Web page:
By James Wallace Harris, Tuesday, November 11, 2014
This is not a review of Interstellar. The film is thrilling, emotional and big fun. Go see it. It has some astounding special effects and amazing sense of wonder concepts.
No, what I want to write about is the philosophical implications of the science fiction as presented in Interstellar. The film makes a great touchstone to contemplate the nature of science fiction. Science fiction reflects our collective ambitions about exploring reality and the future of mankind. At the deepest level of desire, science fiction fans want to travel into space, especially to the stars and other worlds. Interstellar even travels to other galaxies, something seldom seen even in the most ambitious science fiction stories.
Science fiction also reflects our desire to control reality, and sees us as the master of our own fate. Science fiction is a rejection of the metaphysical, which believes humans are the minions of divine beings. Science fiction is hubris at its best (or worse, depending on your belief in God). Science fiction is the ultimate expression of human powered evolution.
The trouble with science fiction is most of humanity doesn’t buy into the dream, they prefer metaphysical fantasies. In Interstellar, NASA is a forgotten aspect of the government, and schools teach that the Moon landings were faked. The movie suggests that the human race gave up on the idea of the final frontier, and that it’s not until humanity is about to become extinct that we finally discover our next stage of evolution is to travel to the stars.
I thoroughly enjoyed Interstellar as an entertaining movie, but some of its philosophical implications rankled me. It suggests that humans are destined to use up the Earth, and when we do, abandon it like an old computer sent to the landfill. The movie makers suggest the savior for our species is to travel to the stars with the help of higher dimensional beings. That smacks of guardian angels to me.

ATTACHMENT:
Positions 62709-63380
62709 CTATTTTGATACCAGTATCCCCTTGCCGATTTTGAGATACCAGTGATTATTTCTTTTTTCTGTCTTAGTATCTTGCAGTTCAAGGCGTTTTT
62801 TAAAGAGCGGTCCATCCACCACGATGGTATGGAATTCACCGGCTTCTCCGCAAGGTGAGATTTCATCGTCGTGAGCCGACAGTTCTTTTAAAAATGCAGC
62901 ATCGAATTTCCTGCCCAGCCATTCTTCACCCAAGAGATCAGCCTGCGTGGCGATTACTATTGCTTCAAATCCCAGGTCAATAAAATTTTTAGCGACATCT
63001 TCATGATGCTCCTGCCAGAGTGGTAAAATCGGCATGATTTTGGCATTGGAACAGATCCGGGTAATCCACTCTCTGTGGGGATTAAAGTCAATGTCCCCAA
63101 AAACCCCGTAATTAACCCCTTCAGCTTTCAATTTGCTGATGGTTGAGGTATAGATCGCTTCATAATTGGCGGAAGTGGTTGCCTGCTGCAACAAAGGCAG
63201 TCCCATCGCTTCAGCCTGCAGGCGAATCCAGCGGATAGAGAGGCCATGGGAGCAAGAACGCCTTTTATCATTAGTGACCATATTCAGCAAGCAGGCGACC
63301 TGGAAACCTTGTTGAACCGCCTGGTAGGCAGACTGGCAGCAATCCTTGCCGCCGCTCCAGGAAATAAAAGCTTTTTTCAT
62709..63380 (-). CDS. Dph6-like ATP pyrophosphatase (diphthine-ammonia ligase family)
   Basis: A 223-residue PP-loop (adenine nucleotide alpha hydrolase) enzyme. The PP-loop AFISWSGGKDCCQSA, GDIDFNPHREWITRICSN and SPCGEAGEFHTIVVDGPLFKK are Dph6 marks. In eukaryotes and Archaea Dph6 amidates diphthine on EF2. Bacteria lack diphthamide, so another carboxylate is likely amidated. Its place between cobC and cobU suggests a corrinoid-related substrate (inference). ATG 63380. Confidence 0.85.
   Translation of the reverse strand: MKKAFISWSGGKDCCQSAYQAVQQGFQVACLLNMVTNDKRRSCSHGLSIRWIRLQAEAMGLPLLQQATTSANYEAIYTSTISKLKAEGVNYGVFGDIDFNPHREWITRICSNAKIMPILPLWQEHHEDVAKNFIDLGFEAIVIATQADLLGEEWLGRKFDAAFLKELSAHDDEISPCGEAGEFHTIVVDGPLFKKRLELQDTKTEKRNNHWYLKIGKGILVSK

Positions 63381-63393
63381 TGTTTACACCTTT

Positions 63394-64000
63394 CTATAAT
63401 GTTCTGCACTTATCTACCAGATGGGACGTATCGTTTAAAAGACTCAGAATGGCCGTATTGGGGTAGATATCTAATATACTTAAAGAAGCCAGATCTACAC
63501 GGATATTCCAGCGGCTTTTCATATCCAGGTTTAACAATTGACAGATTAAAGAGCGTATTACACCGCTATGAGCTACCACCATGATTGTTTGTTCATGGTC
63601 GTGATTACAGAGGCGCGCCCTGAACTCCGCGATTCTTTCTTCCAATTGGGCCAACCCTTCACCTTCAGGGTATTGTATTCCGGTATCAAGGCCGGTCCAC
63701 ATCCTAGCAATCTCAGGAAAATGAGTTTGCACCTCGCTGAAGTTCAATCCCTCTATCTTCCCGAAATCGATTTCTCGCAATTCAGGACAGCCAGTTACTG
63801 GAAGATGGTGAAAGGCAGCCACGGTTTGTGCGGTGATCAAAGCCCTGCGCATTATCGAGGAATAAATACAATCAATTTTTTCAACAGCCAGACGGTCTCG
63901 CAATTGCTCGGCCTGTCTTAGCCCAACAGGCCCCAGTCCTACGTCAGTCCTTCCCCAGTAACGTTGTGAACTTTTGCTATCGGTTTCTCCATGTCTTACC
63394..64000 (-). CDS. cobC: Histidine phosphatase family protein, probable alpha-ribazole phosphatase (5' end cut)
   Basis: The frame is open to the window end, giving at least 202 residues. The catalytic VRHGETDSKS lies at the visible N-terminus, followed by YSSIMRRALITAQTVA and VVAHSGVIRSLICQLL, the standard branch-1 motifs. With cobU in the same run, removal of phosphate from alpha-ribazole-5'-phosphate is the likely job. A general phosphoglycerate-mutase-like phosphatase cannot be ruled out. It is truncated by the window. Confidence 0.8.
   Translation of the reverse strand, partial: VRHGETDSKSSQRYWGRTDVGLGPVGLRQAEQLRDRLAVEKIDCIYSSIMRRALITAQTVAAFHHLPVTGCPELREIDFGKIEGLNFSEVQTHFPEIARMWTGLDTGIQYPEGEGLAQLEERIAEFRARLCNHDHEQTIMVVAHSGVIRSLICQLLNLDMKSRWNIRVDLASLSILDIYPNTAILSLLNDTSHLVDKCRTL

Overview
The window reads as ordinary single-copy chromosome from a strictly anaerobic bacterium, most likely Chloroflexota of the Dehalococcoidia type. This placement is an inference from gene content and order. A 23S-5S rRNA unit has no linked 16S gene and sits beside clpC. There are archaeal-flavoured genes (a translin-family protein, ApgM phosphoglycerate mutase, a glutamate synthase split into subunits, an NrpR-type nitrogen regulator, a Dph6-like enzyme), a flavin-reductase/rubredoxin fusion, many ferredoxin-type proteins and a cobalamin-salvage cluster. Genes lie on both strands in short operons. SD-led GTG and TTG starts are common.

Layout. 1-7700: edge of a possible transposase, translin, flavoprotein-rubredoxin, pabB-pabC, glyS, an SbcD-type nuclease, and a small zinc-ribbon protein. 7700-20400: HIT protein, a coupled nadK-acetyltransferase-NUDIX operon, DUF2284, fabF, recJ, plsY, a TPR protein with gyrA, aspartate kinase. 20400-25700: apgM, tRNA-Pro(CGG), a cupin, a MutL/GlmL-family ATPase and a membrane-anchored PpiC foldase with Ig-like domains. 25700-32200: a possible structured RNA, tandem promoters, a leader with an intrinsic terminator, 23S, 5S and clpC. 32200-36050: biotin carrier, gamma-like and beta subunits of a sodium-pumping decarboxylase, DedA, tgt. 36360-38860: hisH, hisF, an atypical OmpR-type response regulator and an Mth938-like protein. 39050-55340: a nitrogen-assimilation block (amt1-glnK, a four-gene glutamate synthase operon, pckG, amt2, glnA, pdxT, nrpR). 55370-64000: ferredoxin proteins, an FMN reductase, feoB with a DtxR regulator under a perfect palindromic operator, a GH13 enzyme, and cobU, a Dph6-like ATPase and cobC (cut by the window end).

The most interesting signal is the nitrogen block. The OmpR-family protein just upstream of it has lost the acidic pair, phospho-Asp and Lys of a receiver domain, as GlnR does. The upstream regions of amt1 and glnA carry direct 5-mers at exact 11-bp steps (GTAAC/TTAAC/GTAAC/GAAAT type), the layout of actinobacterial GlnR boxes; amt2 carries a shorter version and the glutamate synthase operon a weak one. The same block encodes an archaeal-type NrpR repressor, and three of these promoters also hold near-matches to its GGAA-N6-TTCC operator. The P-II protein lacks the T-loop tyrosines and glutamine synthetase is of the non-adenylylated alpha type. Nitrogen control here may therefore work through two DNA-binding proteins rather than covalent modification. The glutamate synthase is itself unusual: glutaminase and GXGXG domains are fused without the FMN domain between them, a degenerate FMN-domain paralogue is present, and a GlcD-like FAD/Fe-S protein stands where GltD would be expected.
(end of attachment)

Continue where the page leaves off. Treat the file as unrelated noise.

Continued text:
I want humans to travel the stars, but not because we selfishly used up our planet. Besides, I want to colonize space now, and we need to find real reasons to do so. Positive reasons.
In the film, no one campaigns to save the Earth. The conflict is between our descendants who endure our legacy, and those who want to run away. That idea sucks big time. I’m sure the movie makers thought it was just an easy justification for the plot, but I find it offensive. Yet, their attitude is not uncommon. Republicans pretend our sins of self-destruction aren’t ours, while the Democrats are perfectly willing to accept we’re to blame, yet do nothing to stop us from destroying ourselves.
Interstellar sees Earthly humanity expiring and says, “Let’s go to the stars” to start over. Now, here is where I get into spoilers by explaining how we’re saved. One part of the solution involves New Age mumbo-jumbo, and the other part involves 1930s style super-science mumbo-jumbo, the kind found in books by E. E. “Doc” Smith. Neither solution will save us, nor are they philosophically appealing. They each say we need the help of higher powers. Bullshit.
We already know the science to save our planet – we choose not to. Abandoning Earth for the lifeboats is not an ethical solution. It’s about as noble as the Republican’s head in the sand plea of denial, or the Democrats mea culpa “The buck stops here but I ain’t going to do anything about it because the Republicans won’t play fair” whine.
I also find it offensive that the story in Interstellar suggests we need the help of super-beings. That’s one reason I don’t like religion – it shirks responsibility. We don’t need some divine daddy or fifth dimension super being to save us. If we can’t save ourselves then we deserve to go extinct. The movie cops out on its cop out, but I don’t like it’s philosophical solution either.
To me, the science fiction in Interstellar wimps out. Real, hard-core, science fiction is about humanity pulling itself up by its own bootstraps, using real science we discovered. To a degree the movie does that, and that’s exciting, but the ending of Interstellar is much like the ending of 2001: A Space Odyssey, which I also found philosophical insulting. Arthur C. Clarke in his two most famous stories, 2001 and Childhood’s End suggests we need outside help getting to the next stage of existence, and that help involves superpowers that are damn close to metaphysical. I find that really distasteful.
I’m a believer in evolution, which doesn’t allow for outside helping hands. You either climb up out of the slime on your own, or you go extinct.
Colonizing space or traveling to the stars is a great ambition, but we need to go on under our own steam, and after we become good caretakers of the Earth. I think if we’re going to destroy everything we touch I imagine our alien neighbors, higher dimensional beings and the gods would prefer we just stay home.